The fountain was designed in 1905 by the architect Hermann Billing . The original design envisaged a spring mermaid placed on a pedestal, in the spirit of Art Nouveau , but it did not yet include the rotunda with the male faces. The draft was hotly debated in the municipal council. The depiction of a naked woman in such a prominent position was felt by some council members to be inappropriate. Nevertheless, the draft was finally released and Hermann Billing was allowed to realize it, including artistic modifications. He did this together with the sculptor Hermann Binz. Since Billing was obviously annoyed by the discussion in the municipal council, he designed the fountain in such a way that the municipal council members, in addition to him and Binz, also look at the naked woman. Oberbaurat Reinhard Baumeister, who preferred to see a girl in traditional costume, is even scratched by a mermaid on the beard.
Stadtwiki Karksruhe

Teichmann fountain, Bremen, Germany

Bremen | Teichmannsbrunnen

Google Street View.

The Teichmann fountain was inaugurated on the 22nd November 1899. The multipartite bronze ensemble was situated in a square fountain basin; the frame was made of Niedermendig basalt lava. A ship, threatened by mermaids and marine animals was depicted being pulled over the rocks by a Triton. A sailor on the helm was visible in the back part of the ship, the bow bore an upright Mercury with an olive branch and a bag of money. The edge of the boat bore the name “Teichmann”. The fountain was deconstructed between the 20th and 23rd April 1940 for the German metal donation programme.
Kunst im öffentlichen raum Bremen

Teichmann-Brunnen in Bremen, 1906, (from Wikimedia Commons)

Teichmann Fountain, a boat with Mercury, Neptune and Nixies in bronze by Rudolf Maison was a gift of Kaufmann Gustav Adolph Teichmann (died 1892) to replace an old well and stood from 28 November 1899 until melted down for scrap metal in 1940.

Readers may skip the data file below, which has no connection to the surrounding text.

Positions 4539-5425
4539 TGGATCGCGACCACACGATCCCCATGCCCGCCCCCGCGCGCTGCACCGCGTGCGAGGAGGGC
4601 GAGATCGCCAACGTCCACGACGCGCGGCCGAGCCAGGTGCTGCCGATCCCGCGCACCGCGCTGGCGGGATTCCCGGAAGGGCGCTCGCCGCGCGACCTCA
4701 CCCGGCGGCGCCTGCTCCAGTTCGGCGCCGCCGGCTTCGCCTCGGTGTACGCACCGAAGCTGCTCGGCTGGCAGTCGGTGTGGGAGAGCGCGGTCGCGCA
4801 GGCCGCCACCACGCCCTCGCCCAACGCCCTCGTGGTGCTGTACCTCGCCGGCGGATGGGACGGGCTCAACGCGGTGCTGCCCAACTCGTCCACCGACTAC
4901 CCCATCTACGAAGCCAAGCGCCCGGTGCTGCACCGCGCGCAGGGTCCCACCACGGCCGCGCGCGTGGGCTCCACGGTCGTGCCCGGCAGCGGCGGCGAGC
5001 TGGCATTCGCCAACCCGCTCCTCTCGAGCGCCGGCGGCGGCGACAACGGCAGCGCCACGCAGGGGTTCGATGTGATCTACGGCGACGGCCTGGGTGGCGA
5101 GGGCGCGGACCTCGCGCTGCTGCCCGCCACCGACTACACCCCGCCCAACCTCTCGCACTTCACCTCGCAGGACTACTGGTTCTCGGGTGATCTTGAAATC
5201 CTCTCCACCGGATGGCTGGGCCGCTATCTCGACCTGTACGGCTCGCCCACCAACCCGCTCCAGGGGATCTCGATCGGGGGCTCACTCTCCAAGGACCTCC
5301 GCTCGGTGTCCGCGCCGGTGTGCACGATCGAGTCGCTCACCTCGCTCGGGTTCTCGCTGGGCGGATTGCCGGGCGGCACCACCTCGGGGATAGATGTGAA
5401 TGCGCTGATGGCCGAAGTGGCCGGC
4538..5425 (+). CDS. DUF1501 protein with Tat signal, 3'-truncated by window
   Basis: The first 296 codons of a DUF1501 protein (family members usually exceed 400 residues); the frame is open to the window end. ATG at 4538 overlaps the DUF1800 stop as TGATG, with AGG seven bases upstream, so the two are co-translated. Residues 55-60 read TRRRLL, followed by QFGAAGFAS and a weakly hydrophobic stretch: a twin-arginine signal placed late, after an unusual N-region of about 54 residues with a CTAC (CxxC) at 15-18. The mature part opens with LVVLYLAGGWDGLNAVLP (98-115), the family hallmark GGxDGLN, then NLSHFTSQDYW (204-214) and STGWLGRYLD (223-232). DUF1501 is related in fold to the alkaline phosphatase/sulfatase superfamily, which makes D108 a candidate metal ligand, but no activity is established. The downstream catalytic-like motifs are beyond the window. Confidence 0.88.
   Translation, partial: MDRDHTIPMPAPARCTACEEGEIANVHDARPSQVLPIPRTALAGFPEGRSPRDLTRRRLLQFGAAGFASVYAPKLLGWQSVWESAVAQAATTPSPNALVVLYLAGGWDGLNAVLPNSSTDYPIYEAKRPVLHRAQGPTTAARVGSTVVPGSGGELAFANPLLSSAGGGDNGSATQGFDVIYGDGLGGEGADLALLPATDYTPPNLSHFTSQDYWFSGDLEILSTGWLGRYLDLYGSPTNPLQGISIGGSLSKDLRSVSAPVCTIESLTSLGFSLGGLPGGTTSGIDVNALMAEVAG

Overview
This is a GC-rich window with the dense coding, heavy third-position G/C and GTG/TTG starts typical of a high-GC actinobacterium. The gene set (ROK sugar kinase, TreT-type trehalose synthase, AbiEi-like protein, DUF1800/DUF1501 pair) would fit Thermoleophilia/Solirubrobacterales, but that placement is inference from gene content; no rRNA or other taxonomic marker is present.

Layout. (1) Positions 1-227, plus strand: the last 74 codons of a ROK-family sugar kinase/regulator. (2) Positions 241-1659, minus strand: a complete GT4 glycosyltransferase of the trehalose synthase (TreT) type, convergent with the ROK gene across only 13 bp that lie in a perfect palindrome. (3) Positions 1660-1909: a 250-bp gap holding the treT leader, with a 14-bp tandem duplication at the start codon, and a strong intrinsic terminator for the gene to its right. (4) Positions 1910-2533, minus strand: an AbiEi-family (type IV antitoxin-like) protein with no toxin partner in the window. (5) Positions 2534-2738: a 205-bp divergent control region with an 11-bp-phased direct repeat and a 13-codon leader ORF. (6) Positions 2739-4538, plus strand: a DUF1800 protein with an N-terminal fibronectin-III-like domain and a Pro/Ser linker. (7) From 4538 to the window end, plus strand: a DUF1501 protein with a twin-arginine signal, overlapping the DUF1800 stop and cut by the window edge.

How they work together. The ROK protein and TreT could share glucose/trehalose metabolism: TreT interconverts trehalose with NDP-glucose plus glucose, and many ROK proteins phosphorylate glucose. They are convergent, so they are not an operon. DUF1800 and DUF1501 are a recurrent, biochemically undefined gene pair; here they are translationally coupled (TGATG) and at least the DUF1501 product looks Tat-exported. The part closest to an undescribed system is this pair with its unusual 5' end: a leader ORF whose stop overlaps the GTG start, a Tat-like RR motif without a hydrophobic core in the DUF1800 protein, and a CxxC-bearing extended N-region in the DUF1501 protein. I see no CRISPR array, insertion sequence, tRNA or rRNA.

The Captain’s Well, Amesbury, USA

The Captain’s Well,
Made famous by Whittier,
Amesbury, Mass.
Postmarked 1916

Google Street View.

Amesbury poet, John Greenleaf Whittier, wrote a poem entitled, The Captain’s Well, about the perilous adventures of Captain Valentine Bagley II. While Bagley was a ship’s carpenter, his ship, the Commerce of Boston, was stranded on the coast of Arabia in July of 1792. He and the ship’s crew had to walk through the Arabian Desert to find help. Thirty four started the journey, only eight survived. When Captain Bagley eventually returned to Amesbury, Massachusetts, he fulfilled a promise he had made while suffering in the desert. He had vowed to dig a well for all to use, so that no man should suffer from thirst as he did.

By the time Whittier wrote his poem, in 1889, the well had fallen into disrepair. In the late 1890s, the well was cleaned up, a canopy built over it and a pipe installed to connect it to the town water system. Later, the wooden canopy was replaced by a permanent monument engraved with Whittier’s poem.
The Macy-Colby House

“Pity me, God! for I die of thirst;
Take me out of this land accurst;
“And if ever I reach my home again,
Where earth has springs, and the sky has rain,
“I will dig a well for the passers-by,
And none shall suffer from thirst as I.
. . .
Now the Lord be thanked, I am back again,
Where earth has springs, and the skies have rain,
“And the well I promised by Oman’s Sea,
I am digging for him in Amesbury.”
His kindred wept, and his neighbors said:
“The poor old captain is out of his head.”
But from morn to noon, and from noon to night,
He toiled at his task with main and might;
And when at last, from the loosened earth,
Under his spade the stream gushed forth,
And fast as he climbed to his deep well’s brim,
The water he dug for followed him,
He shouted for joy: “I have kept my word,
And here is the well I promised the Lord!”
The long years came and the long years went,
And he sat by his roadside well content;
He watched the travellers, heat-oppressed,
Paused by the way to drink and rest
“The Captain’s Well”, John Greenleaf Whittier

Where Montgomery Fell (Battle of Quebec 1775), Quebec

Where Montgomery Fell, Quebec, Canada
c. 1910 (image 1906)
Publisher: The Valentine & Sons Publishing Co, Montreal & Toronto

Here stood
The Undaunted Fifty
Defeating Montgomery
At the Pres-de-Ville Barricade
On the last day of
Commanding at

Google Street View.